I recently spent a week in Vietnam with the Australia-ASEAN Council Board for the Department of Foreign Affairs and Trade. The Board’s mission is to promote Australia’s interests in South-East Asia. Our focus is on initiating and supporting activities designed to enhance awareness, understanding and links between people and institutions in Australia and South-East Asia.
The pace of change in Vietnam is rapid – 30% increase in tourism year on year, 25,000 new hotel rooms coming on line, and the need for 50,000 new staff trained in hospitality.
The scale of tourism development was highly evident in our visit to Hoi An – a world heritage listed site attracting thousands of tourists from around the world, increasingly from China, and Australia.
Many of the Australia-ASEAN Council funded projects are attempting to mitigate the risks of the rapid expansion in tourism. One of this year’s grants was to UNESCO, bringing together specialists to examine the issues facing disadvantaged community members living in world heritage locations. While in Hanoi, we met with representatives from the Ministry of Culture Sport and Tourism and UNESCO to discuss how we can continue our collaboration. Further research and partnerships are needed to ensure the most disadvantaged communities are not negatively impacted through the growth of tourism in their area.
We caught up with Australian Embassy representatives in Hanoi and the Australian Consulate in Ho Chi Minh City. High Commissioner Karen Lanyon hosted an event for representatives of the Australia-Vietnam Young Leaders dialogue and other key representatives of the Australia-Vietnam relationship. At lunch, hosted by Luke Nguyen at his restaurant Vietnam House, we learned about the many culinary collaborations occurring through Taste of Australia in Vietnam. Australian produce is enjoying rapid growth in popularity and the growing middle class are emerging consumers.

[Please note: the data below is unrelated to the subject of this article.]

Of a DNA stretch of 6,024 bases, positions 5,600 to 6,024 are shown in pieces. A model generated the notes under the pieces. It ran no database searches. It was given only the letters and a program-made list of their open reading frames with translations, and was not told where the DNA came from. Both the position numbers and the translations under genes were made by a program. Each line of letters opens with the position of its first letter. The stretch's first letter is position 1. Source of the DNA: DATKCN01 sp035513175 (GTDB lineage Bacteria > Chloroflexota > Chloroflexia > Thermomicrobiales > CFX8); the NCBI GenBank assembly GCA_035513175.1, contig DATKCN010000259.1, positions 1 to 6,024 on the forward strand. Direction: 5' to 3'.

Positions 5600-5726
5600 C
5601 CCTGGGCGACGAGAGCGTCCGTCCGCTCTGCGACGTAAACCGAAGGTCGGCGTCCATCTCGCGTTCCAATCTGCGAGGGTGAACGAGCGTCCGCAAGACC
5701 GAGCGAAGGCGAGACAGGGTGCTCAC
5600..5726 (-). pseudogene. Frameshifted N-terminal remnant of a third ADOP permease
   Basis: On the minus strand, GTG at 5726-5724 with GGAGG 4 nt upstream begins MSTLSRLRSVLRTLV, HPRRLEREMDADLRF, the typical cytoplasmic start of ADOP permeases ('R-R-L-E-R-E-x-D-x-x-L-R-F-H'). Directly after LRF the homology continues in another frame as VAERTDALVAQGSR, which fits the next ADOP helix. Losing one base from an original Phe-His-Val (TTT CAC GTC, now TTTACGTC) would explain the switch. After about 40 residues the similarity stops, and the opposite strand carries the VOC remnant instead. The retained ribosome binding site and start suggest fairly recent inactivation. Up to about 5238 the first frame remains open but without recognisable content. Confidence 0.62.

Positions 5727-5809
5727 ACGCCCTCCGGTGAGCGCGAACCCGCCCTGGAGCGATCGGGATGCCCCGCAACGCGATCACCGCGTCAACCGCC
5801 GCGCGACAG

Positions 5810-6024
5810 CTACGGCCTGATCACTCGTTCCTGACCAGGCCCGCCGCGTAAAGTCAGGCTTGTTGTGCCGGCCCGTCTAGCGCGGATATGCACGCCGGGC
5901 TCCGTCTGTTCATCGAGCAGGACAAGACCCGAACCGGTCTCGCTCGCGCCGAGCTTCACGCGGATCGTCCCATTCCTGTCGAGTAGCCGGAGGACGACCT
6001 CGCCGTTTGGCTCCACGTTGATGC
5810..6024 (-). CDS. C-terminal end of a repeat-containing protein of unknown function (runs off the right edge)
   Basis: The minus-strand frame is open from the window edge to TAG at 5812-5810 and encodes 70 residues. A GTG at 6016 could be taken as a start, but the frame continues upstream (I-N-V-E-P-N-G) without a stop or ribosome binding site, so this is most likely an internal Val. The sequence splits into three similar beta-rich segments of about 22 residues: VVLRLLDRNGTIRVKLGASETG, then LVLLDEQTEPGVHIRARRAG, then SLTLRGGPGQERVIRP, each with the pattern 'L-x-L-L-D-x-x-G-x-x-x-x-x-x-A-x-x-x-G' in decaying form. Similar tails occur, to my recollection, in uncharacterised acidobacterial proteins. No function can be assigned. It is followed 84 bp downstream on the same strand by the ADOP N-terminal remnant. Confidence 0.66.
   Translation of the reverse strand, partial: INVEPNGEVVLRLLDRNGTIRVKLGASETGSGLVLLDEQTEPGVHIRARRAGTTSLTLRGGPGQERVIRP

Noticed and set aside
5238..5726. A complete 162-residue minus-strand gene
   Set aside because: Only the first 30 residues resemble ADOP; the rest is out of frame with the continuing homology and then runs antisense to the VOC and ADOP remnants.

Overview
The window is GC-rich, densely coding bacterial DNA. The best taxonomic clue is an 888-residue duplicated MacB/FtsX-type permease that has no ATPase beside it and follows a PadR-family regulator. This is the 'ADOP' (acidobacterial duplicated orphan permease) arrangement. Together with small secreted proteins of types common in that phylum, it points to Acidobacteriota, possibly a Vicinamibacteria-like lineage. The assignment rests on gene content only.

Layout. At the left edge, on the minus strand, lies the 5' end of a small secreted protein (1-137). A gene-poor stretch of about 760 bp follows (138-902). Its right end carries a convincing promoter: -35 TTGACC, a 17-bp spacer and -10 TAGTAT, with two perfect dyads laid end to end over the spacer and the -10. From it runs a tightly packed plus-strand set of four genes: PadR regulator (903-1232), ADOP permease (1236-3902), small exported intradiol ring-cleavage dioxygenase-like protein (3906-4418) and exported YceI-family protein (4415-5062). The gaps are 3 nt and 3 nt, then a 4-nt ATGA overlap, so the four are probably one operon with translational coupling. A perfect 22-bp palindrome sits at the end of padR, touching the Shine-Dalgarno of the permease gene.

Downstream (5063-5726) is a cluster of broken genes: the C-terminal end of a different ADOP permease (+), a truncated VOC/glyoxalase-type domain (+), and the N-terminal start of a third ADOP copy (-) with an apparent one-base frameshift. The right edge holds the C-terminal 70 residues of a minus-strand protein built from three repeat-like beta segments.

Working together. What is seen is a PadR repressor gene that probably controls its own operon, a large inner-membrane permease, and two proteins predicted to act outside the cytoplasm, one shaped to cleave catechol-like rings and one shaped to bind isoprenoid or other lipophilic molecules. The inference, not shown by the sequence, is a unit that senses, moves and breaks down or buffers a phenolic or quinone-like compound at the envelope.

Business roundtables in both Hanoi and Ho Chi Minh City highlighted differences between development and regulatory contexts in urban and rural areas. We discussed the unique cultural contexts of north, central and south Vietnam and the implications for Australian business and their market entry strategies. As in all Asian contexts, effective business outcomes require a long-term commitment, consistency of personnel and enduring relationships. A solid example of Australian business engagement in Vietnam is the RMIT campus in Ho Chi Minh City. A gleaming high-tech site, the campus offers RMIT degree programs in business, technology, communication, design and fashion.
Vietnam is a strategic partner of Australia, and we have significant historic linkages. What this recent trip reconfirmed for me was the importance of our regional collaboration, and the exciting opportunities for our respective futures.